Another SIA (Snow sports industry of America) has come and gone. With all it’s glory and chaos we’re left to ride out the wave of this seasons products and trends while we wait to be inundated with next years. After three days at the trade show it seems that there’s a lot more going on than was previously mentioned in the 2012 Trend Predictions report. Here’s what was going on with companies for next season.
With companies finally starting to rebound from all the excess inventory one of the biggest thing talked about was a more stream lined distribution network and better control over how much inventory is being produced. Everyone was talking about how they planned to only build enough units to cover their orders, warranty, and pro forms after that when it’s gone it’s gone. Now if companies aren’t giving lip service on this it could help close that gap of older product that is still floating around in bargain basement internet sites and ODATS. The better distribution channel should help companies with monitoring where their product is and their levels.
The next biggest trend was price-points. Talking with Trent Bush from The Brand Base (Technine, Nomis, Siege Audio) he mentioned that anyone can make a great board in that five hundred dollar range but the real challenge is making a great riding board in that sub three hundred and fifty price point. So the biggest challenge from most companies was making an affordable stick for riders on a budget that rides well and has great tech. This thought process was echoed by numerous other companies that are trying not to price snowboarding out of existence.
Camber stories remain hot for this up coming season with more companies offering variations of camber/reverse camber as well as rocker. While many companies are settling in on designs experimentation with the limits of camber theory progression are still being pushed. One thing to note was that not too many people were worried about the feud between Mervin Manufacturing and Never Summer with their patent on reverse camber. Although Mervin was making shirts at their booth that said, “Never Dumber”.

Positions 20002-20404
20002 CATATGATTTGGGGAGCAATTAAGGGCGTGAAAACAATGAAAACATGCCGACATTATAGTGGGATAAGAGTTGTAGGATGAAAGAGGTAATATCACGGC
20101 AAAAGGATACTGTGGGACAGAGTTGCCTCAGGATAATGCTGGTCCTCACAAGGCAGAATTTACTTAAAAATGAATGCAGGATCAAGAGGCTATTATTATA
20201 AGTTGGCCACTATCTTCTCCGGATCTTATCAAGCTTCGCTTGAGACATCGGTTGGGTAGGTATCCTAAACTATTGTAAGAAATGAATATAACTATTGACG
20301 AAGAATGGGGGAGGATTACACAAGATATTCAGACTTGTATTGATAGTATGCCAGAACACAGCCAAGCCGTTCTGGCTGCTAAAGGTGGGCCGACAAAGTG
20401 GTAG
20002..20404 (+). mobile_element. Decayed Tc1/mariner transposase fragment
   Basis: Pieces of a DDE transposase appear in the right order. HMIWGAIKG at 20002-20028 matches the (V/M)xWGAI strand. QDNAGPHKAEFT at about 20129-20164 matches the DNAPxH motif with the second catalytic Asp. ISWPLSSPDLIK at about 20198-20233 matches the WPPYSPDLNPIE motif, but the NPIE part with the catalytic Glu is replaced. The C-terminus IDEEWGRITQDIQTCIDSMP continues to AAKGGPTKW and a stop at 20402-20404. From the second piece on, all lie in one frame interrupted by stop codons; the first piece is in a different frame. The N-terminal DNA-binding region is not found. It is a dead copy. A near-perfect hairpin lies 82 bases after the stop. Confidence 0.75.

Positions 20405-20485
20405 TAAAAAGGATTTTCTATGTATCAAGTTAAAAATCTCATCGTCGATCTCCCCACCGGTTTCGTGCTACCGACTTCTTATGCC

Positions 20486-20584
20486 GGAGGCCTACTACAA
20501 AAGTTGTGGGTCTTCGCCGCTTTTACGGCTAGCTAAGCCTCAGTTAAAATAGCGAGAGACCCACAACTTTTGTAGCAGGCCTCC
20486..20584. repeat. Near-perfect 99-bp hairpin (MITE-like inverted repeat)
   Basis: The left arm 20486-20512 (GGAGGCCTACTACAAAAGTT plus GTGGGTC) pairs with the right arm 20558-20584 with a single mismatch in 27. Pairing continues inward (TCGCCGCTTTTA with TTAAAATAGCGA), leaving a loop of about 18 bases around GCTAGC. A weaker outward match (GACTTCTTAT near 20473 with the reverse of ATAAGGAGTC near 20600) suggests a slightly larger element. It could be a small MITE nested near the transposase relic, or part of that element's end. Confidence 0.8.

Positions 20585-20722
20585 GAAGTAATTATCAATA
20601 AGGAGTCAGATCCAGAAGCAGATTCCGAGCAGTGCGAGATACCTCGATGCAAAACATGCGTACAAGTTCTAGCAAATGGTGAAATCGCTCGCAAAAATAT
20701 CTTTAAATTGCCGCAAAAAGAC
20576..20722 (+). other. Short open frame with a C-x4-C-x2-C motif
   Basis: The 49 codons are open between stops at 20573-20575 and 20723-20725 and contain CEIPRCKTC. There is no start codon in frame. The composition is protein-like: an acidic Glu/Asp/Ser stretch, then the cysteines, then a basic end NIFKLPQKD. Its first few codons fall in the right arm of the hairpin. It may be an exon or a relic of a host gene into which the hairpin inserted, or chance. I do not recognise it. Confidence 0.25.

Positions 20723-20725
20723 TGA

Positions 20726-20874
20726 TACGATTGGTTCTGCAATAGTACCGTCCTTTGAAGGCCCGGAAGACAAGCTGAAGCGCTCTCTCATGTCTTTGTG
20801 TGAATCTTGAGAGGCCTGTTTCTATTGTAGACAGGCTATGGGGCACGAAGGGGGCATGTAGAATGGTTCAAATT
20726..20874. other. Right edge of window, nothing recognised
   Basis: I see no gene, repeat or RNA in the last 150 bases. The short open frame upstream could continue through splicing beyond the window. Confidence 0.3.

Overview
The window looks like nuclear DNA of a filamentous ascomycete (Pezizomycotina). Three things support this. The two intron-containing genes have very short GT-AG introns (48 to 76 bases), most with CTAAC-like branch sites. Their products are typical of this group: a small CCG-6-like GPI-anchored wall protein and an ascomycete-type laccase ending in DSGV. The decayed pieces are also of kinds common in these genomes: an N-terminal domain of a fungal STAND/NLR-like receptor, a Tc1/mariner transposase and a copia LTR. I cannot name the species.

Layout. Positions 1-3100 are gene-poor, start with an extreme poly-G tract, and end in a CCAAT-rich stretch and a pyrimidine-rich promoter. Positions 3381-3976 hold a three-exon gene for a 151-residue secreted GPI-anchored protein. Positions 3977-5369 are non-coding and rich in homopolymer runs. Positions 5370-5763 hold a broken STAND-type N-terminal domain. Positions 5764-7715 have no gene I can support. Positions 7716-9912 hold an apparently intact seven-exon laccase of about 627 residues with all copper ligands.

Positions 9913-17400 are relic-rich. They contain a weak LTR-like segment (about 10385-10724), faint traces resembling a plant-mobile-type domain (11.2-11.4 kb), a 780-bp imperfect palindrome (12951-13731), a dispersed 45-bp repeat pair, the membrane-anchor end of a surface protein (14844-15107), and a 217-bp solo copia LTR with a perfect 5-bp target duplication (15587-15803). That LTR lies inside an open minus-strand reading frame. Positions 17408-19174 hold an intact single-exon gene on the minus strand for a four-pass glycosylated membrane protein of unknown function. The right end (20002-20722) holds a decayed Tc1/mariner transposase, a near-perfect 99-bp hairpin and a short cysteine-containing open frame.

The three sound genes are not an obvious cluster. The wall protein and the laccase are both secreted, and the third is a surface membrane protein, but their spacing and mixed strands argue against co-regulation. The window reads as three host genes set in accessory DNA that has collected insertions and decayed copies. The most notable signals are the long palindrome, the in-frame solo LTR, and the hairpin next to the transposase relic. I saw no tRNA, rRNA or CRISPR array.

The area of the most innovation was the actual shapes of boards. Blunted shapes are back in full force for 2012 with brands like Never Summer, Bataleon, Smokin, Salomon, and others really pushing the different geometries in the tips. Another thing to note is that powder boards are gaining more momentum so brands like Unity, Nativ, Burton, and others have pow specific shapes that borrow from the forefathers of snowboarding.
Slight blunt on Tadashi’s promodel from Yes.
Jeremy Jones (Big Mountain) really pushed the boundaries of where snowboarders can go on a splitboard with his movie Deeper this past year. The answer to that right now is brands like Rome, Burton, and K2 offering a splitboard model. With more companies on the bandwagon it truly is the hot ticket item.
In the way of outerwear textile fabrics are still hot. More companies are going to that from-the-slopes-to-the-bar style of outerwear. Being stylish and functional really was stressed for 2012. Neon is still hot with companies as well and retro color blocking is back in full force. One of the bigger trends is letterman style jackets with companies. Nike, Holden, and Burton all had styles likes this.
Holdens take on a trendy style.
Bindings are still bindings and companies are experimenting with new materials in different locations. K2 introduced a new all mountain binding made of urethane, Ride has gone back to more bindings with traditional toe straps, Union has created a stiffer highback and whole new toe strap as well. Alternate entry is still a focus from companies and Flow, Gnu, as well as K2 offer something for everyone.
On the boot front Boa, Speed Zone, and quick lacing systems are still big. More companies have partnered with Boa Technologies to meld traditional lacing with the speed and ease of Boa. Low profile soles allowing more boot to board feel were real big. Pricepoints in this category have also been toyed with many companies are trying to make that perfect mid flexing boot for two hundred or less dollars.
DC’s new Boa ankle harness
All in all 2012 won’t be a huge revolutionary tech year for us but progression is happening. What we’ll continue to see is companies eyeing their distribution and manufacturing levels trying to bring this industry back to where demand exceeds supply and not supply exceeding demand. In all honesty 2012 looks brighter than the last few years.